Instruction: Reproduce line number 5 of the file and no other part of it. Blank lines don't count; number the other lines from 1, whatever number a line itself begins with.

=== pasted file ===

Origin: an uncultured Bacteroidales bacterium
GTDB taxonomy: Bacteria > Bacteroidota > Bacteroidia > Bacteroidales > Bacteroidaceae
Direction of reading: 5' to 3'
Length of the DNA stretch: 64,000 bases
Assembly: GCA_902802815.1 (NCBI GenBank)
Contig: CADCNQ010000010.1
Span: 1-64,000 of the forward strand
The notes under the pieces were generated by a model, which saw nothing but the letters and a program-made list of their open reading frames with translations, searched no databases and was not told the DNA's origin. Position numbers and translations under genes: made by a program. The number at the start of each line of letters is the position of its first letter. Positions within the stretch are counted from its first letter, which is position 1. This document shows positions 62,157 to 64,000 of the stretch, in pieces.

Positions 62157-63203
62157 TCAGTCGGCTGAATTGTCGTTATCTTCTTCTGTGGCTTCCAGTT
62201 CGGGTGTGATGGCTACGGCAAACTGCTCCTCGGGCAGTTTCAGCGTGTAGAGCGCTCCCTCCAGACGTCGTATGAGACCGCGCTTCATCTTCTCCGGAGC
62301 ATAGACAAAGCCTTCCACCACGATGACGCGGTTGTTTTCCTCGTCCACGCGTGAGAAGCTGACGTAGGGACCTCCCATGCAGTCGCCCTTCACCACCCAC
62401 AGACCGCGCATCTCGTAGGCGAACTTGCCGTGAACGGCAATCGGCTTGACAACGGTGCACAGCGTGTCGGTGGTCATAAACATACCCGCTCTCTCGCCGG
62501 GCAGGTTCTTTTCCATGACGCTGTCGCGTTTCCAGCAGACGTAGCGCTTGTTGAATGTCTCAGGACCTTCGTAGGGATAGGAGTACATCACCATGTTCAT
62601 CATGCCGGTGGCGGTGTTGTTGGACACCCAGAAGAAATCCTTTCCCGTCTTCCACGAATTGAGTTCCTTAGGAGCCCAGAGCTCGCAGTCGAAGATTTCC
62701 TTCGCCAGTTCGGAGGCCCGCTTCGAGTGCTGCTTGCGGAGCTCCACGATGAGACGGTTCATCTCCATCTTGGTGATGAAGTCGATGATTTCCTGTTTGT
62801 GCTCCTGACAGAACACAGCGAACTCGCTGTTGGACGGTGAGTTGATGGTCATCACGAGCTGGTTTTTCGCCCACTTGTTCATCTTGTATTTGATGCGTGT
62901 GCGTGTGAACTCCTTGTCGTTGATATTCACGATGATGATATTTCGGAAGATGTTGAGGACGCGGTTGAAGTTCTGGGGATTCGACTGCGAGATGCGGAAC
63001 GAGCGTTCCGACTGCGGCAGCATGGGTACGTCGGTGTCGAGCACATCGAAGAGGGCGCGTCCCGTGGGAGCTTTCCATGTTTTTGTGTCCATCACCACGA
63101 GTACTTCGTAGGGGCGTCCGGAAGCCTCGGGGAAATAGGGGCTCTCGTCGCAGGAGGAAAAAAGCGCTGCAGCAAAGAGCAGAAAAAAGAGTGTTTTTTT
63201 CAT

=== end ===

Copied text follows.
Assembly: GCA_902802815.1 (NCBI GenBank)